Best of the Bay 2009: Food and Drink - Page 10

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Not only can you get delicious dessert made with live and active cultures (apparently, they do survive freezing) in flavors like green tea and mango (and plenty others — take that, Pinkberry). But the serve-yourself setup means you decide exactly what ratio of yogurt to toppings you want in your biodegradable cup. At 46 cents an ounce, you only pay for what you get, whether it's a mere taste of blueberry yogurt and fresh fruit as a post-shopping refresher or a full serving of New York Cheese Cake with candy toppings as consolation for the crappy movie you saw across the street.

829 Mission, SF. (415) 882-7800, www.icebeeyogurt.com

BEST NEW SPOT FOR GETTING YOUR YAYAS

When Yaya closed, we thought our city's steamy affair with Iraqi chef Yahya Salih was over. Lucky for us, the Middle Eastern gourmet is back with Jannah, a casual new eatery between Poleng Lounge and Papalote in the Western Addition. Under murals depicting blue sea and sky, diners can dig into traditional-sounding food that's anything but predictable — all for under $11 a dish. We love the standards — hummus, baba ghanoush, and kebabs — but are even more delighted with juices made from fresh fruits, raisins, and mint; dips like mama ghanooge (accented with carrot and cardamom) or hudhud ghanoush (turnip and dates); and a savory phyllo dish with seafood, fava and garbanzo beans, and sun-dried lime. Desserts are equally revelatory, like kahi phyllo pockets stuffed with warm cardamom-redolent cream. Best of all? Now that our relationship with Salih is secure, we don't have to roam the city for some embarrassing Yaya rebound.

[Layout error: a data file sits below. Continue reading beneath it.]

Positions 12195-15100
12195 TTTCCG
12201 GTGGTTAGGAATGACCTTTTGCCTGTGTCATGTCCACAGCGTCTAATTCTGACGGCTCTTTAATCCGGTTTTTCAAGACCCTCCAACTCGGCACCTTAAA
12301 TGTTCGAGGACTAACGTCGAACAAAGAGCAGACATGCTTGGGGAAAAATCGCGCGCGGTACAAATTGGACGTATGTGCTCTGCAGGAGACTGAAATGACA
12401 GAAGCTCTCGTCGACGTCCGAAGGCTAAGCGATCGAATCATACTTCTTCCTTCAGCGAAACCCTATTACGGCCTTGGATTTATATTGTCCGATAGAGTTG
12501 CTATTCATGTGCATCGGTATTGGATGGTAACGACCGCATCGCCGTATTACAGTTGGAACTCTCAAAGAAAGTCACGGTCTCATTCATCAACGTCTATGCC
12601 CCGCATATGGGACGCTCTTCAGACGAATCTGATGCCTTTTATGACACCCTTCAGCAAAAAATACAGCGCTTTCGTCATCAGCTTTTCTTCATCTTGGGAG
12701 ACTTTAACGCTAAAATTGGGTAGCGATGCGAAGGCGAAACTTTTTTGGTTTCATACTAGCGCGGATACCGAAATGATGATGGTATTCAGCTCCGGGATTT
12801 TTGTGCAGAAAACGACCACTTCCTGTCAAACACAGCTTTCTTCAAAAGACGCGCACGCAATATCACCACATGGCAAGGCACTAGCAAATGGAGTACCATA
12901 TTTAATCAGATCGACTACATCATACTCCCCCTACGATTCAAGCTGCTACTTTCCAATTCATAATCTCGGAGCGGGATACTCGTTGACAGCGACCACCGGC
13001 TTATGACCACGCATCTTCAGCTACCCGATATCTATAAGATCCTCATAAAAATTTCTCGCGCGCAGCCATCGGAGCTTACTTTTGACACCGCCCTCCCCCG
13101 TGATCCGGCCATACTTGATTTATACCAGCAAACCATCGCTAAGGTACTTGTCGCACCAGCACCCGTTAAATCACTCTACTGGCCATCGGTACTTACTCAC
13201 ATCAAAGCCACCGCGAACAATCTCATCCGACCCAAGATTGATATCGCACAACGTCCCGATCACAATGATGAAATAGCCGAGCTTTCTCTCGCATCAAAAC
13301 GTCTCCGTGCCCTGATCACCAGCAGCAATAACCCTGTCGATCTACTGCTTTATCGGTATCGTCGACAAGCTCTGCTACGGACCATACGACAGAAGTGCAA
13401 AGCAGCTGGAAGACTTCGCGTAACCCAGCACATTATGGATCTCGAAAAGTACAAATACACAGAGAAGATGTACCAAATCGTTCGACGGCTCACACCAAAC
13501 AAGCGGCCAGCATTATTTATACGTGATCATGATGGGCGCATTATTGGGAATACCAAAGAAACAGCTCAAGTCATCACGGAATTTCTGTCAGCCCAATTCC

1775 Fulton, SF. (415) 567-4400

BEST COMFORT CARB

Every culture has their comfort soup ingredient. Jews have matzo balls. The Japanese have miso. The ... well ... everyone ... has noodles with chicken. But when it comes to belly-warming, tear-clearing supper on a spoon, it'd be hard for any culture to compete with that Chinese specialty, the wonton. When the fog rolls over the Richmond, or a metaphorical mist chills your heart, there's no better place to cure what ails you than Shanghai Dumpling King. The steaming bowls of wonton soup are big enough to feed two, which means either a chance to administer a double dose of self-care or an opportunity to share with a friend (misery loves company, as does a good meal). If you're sharing, you may have room for dim sum, graciously served for dinner. By the time you finish the BBQ pork buns and fresh, simple, perfectly chewy wontons in savory broth, you'll hardly remember whatever misery sent you seeking Shanghai in the first place.

3319 Balboa, SF. (415) 387-2088

BEST LUNCH ON A LOADING DOCK

Ambiance is overrated. That's what you learn by lunching at Kitchenette, the new eatery located in the oft-overlooked Dogpatch neighborhood. Instead of spending time and money designing a glitzy post-industrial space, the chef-owners behind Kitchenette opted for a real-deal industrial loading dock with a commanding view of the long-term storage facility across the street, allowing them to spend more time and money on what really matters: the food. A new menu, posted online the night before service, is available Monday through Friday from 11:30 a.m. until 1:30 p.m., or until the food runs out — which it often does, particularly on Taco Tuesdays, when lucky eaters chow down on corn tortillas filled with Niman Ranch pork carnitas topped with guacamole, salsa, and cabbage. Each lunch menu offers a superb veggie option (in the form of a salad, sandwich, or bento box) — as well as one for carnivores — alongside two or three additional snacks and a Cookie of the Moment (Hello, maple bacon snickerdoodles!).There's really only one word that does Kitchenette justice: yum.

958 Illinois, SF.